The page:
Plans to abolish summer-time across Europe could stir up seasons of discontent in North
The clock has been ticking on Brexit for two years now with no expectation that reason nor logic will enter the debate any time soon.
Ireland and Britain seem completely out of step with each other. Sometimes it even looks like they are operating in two different time zones.
In fact, that is exactly what will happen if the EU Commission's new proposal to abolish summer-time is approved.
The bi-annual clock changing is hugely unpopular across Europe, with up 84pc of those asked arguing it's a right nuisance.
After Brexit, the South and wee North would then find themselves, for half of the year, ticking to different clocks a whole hour apart. So, from the last Sunday in October, clocks in the Republic would carry on regardless while those up and down the Queen's highway would be an hour behind.
Six o'clock in Dundalk would be 5pm in Newry.
Ridiculous? Of course. But we live in times when ridiculous is fairly close to what passes as normal.
Will we have Southerners wandering north for a late pint? Possibly.
Will Northerners working south of the Border have to adjust their alarm clocks? Most certainly.
Will there be jokes about those visiting the North not having to put their watches back 400 years anymore, but only one hour instead? Why not.
The EU, of course, wasn't really thinking about Ireland when it made its proposal.
However, it should know by now that just because a proposal makes sense across the width of the continent doesn't mean it will fly in this rocky outcrop on its most western fringes.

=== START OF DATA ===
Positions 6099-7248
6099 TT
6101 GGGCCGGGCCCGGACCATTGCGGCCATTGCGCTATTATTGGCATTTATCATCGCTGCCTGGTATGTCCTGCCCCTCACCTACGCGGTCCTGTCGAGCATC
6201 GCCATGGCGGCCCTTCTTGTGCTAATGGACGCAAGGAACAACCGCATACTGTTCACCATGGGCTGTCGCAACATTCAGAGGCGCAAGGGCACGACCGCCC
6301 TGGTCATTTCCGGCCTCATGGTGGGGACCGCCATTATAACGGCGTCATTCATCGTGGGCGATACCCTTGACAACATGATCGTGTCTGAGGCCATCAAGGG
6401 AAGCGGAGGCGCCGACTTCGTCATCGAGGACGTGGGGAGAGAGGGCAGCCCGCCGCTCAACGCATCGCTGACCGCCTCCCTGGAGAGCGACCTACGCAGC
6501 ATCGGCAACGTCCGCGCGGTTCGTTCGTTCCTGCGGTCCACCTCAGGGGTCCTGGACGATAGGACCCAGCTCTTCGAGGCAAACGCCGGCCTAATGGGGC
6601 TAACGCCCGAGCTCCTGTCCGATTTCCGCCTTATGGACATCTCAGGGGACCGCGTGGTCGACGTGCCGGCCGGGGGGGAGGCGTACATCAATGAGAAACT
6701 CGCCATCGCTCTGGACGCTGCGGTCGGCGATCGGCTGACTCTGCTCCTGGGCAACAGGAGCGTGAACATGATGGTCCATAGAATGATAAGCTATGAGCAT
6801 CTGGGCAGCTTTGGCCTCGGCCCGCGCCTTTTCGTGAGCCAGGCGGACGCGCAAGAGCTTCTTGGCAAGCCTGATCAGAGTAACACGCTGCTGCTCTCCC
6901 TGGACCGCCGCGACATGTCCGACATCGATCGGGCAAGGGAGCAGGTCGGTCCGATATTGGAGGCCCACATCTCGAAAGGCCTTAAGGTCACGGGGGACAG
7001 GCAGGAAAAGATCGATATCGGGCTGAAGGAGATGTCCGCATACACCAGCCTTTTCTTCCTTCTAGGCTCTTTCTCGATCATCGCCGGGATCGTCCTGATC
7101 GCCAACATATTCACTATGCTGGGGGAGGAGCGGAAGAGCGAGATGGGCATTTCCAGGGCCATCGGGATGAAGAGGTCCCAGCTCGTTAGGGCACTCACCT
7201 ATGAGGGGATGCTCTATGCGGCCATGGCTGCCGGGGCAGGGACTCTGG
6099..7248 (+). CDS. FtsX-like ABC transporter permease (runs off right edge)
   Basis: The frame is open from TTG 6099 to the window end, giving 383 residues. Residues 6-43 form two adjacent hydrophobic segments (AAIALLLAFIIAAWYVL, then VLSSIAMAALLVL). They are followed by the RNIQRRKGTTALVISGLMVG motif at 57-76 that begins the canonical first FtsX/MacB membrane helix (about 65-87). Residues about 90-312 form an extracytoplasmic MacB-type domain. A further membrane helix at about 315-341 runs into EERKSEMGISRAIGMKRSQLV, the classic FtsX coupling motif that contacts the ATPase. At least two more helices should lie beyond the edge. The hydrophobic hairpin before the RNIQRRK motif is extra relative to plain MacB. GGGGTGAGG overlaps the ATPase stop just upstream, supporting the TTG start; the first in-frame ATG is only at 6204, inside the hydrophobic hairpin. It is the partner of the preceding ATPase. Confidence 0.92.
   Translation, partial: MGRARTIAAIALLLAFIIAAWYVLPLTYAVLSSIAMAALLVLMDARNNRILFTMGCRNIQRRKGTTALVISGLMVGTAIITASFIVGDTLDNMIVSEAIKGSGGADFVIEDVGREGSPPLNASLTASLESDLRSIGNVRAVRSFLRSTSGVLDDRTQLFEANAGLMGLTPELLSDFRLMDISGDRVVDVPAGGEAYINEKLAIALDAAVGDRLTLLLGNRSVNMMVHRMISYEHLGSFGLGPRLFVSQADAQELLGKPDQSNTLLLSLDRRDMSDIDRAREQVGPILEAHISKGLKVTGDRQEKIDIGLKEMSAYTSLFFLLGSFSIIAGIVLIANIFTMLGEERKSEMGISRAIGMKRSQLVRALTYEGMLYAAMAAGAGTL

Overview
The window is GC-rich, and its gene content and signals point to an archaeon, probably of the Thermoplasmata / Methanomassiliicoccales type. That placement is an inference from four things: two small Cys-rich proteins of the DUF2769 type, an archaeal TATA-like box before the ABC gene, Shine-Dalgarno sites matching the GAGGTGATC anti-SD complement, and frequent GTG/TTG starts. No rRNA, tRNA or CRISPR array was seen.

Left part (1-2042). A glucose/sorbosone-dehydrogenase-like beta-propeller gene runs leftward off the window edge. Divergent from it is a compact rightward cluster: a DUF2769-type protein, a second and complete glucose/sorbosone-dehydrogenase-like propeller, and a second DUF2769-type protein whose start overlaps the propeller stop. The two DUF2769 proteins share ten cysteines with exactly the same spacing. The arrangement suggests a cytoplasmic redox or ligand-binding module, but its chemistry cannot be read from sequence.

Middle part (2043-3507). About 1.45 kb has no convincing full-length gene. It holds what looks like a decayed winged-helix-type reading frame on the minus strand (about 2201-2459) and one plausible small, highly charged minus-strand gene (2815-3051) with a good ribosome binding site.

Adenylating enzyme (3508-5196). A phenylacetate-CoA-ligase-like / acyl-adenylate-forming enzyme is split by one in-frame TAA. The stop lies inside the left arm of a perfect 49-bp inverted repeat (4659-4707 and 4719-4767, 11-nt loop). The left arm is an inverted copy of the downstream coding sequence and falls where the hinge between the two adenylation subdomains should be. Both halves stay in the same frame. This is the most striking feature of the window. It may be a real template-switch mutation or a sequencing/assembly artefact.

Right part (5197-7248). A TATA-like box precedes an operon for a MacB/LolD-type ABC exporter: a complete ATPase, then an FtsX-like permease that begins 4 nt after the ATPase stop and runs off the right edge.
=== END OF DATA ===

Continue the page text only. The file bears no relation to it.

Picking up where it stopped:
Sensible people will simply despair at the daftness of one tiny island having two time zones.
But there will be plenty in the north east who will relish this opportunity to drive another wedge between the Six and the Twenty-Six.
For those flute-playing uber-loyalists banking on Brexit and rebuilt Borders to re-establish ancient enmities, this would be another unexpected gift.
They will be disappointed to learn, though, that dawn and dusk will still occur at the same time in both political entities.
However, they might be more than furious to discover that, as part of the now infamous Brexit backstop designed to maintain regulatory alignment, the North's clock could be obliged to keep time to Dublin's.
This would result in the North being out of step with the rest of Britain, a prospect that would have the DUP and the ghost of King Billy well and truly wound up.
But this situation isn't without precedent.
Up to a century ago we ticked to a different a clock than our nearest neighbour as a matter of course.
Then in 1916, the British House of Commons introduced GMT in Ireland and abolished Dublin Mean Time, which was 25 minutes behind.
The change prompted opposition from farmers, politicians and various business groups.
Most irksome of all, it cost the bed-worshipping Irish their beloved lie-on in the mornings.
No wonder we had revolution so soon after.
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